On Day 7, we moved on to the symmetries of a square. Using the same methods as for the equilateral triangle, we got the structure of D_{4}, though we left some derivations for a homework assignment. We then made an educated guess about the structure of the symmetry group of a pentagon, D_{5}, and then generalized to the symmetries of an ndimensional regular polygon, which led us to the formal definition of D_{n}.
Month: February 2017
Discovering Group Theory, Day 6
On Day 6, we dove into dihedral group D_{3}, which students have been exploring independently as part of their homework and in the context of the symmetries of an equilateral triangle.
 We tackled the group using three methods:
 physically manipulating a cutout of an equilateral triangle,
 drawing diagrams of various operations, simple (single rotation or reflection) and combined (rotation followed by a reflection, etc.), and
 working out the results of combined operations algebraically.This was an attempt to unify the physical experience of manipulating an object, visually representing the effects of those manipulations on the object, and expressing such operations symbolically.
Symmetry transformations of an equilateral triangle.
 We also revisited the already familiar concepts of identity, inverse, generators, group order, and element order, and constructed the Cayley table for D_{3}.
 We noticed that the order in which rotations and reflections are carried out does matter, which motivated the introduction of the commutativity as a property of two elements. This led us to the definitions of Abelian and a nonAbelian groups.
Discovering Group Theory, Day 5
On Day 5, was devoted to the discussion of “Mathematics for Human Flourishing,” a farewell address given by Francis Su at at the end of his term as the President of the Mathematical Association of America.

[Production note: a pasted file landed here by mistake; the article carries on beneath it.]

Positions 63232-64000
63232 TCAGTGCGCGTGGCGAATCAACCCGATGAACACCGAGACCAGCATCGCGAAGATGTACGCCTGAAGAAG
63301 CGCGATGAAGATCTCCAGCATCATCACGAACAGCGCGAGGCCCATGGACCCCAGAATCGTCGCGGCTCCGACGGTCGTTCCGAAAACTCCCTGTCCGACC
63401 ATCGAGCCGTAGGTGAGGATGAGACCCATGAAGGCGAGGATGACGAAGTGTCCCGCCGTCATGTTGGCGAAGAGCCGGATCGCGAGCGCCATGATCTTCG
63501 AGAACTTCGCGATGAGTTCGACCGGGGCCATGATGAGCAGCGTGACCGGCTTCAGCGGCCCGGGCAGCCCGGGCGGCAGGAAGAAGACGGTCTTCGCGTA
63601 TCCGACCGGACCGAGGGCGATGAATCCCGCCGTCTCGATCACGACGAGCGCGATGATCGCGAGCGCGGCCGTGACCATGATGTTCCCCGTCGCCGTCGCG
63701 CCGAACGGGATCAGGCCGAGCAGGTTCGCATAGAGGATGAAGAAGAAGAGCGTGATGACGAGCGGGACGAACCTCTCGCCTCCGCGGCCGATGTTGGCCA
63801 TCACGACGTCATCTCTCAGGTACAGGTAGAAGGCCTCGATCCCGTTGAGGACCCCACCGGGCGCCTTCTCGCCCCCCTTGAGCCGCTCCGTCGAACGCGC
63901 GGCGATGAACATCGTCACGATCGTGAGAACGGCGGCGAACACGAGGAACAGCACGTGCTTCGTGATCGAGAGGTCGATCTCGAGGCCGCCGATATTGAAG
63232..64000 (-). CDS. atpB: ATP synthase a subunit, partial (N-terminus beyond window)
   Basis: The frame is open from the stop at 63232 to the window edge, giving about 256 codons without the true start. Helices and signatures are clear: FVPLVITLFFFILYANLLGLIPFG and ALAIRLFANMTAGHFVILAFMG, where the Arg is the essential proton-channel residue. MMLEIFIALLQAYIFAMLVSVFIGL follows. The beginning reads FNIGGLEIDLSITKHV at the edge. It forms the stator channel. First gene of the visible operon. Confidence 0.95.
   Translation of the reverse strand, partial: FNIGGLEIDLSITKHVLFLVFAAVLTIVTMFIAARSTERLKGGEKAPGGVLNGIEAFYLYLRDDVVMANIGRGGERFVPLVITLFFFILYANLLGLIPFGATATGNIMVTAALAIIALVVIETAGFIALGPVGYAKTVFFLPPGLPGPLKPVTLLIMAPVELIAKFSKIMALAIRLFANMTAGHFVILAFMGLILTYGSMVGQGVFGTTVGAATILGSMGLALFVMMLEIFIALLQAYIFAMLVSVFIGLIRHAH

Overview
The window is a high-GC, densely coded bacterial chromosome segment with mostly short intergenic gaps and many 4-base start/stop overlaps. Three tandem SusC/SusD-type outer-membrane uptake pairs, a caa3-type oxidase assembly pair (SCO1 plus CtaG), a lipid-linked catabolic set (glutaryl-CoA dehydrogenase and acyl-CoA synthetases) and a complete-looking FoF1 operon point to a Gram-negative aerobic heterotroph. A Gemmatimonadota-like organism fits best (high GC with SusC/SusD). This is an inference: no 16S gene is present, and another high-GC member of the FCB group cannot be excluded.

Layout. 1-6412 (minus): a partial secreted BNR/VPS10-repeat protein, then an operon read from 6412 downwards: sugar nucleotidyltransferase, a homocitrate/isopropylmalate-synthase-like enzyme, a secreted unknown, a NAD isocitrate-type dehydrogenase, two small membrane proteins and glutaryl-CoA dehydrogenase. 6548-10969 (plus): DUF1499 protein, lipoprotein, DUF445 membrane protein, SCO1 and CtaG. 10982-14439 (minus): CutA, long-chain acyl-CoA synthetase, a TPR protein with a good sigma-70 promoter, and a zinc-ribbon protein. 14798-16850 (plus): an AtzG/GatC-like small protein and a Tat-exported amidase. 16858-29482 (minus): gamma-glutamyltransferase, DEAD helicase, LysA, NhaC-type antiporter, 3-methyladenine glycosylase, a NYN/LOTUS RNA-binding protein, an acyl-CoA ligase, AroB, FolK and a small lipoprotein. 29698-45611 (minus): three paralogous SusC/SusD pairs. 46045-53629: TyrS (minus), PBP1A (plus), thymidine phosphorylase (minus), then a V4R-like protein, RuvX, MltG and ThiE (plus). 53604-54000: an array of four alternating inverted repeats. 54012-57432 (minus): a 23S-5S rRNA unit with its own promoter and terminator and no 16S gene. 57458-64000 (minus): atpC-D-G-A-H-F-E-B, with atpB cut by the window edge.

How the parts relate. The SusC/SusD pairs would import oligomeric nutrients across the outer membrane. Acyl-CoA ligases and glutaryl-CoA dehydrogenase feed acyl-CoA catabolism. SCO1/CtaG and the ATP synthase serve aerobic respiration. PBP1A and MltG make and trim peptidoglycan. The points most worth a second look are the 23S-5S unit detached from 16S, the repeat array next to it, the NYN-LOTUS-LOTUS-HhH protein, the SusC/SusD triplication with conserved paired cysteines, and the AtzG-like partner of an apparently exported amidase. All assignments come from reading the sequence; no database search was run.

Students shared their own experiences with mathematics and how those experiences shaped their attitude toward the subject.
Color Physics @Hampshire, Day 7
On Day 7, we finally got to understand what electromagnetic waves are.
 Students used a wonderful HTMLbased simulation of a radiating charge to explore how motion of an electrically charged particle affects its electric field lines. They wrote their observations, the key ones which we discussed as a class.
 After briefly talking about the creation of magnetic field by a changing electric field and vice versa (mostly in a handwavy way), we moved on to the more familiar representation of the electromagnetic wave far away from wiggling charged particle. For this we used a very nice Java simulation developed by Juan M. Aguirregabiria, the screenshot of which is shown below. The shift inspired a good discussion of the pros and cons of the two visual representations of the electric field (arrows and field lines) and the relation between the depictions of electromagnetic radiation in the two simulations.
A screenshot of a simulation of a plane electromagnetic wave.
 After discussing different types of electromagnetic radiation (UV, visible light, WiFi, microwave) and its effects and uses, we began discussing what it takes to make a wave in general.
Color Physics @Hampshire, Day 6
On Day 6, we began to unpack the statement that light is an electromagnetic wave, leaving the particle nature of light for a later discussion.
 We discussed electric charge and electric force.
 We introduced the concept of electric field!
 We learned about two ways of visually representing the strength and the direction of the electric field, one with arrows at various points, the other with field lines. To get a better sense of the spatial distribution of the field, students built with styrofoam balls and toothpicks 3D models of the electric field of a spherically symmetric charge.
 We worked on conceptual problems testing students’ understanding of the above concepts.
Color Physics @Hampshire, Day 5
On Day 5, we were familiarizing ourselves with notation and problemsolving strategies.
 We completed more examples of units conversions and scientific notation.
 We practiced problemsolving with examples relating speed, distance, and time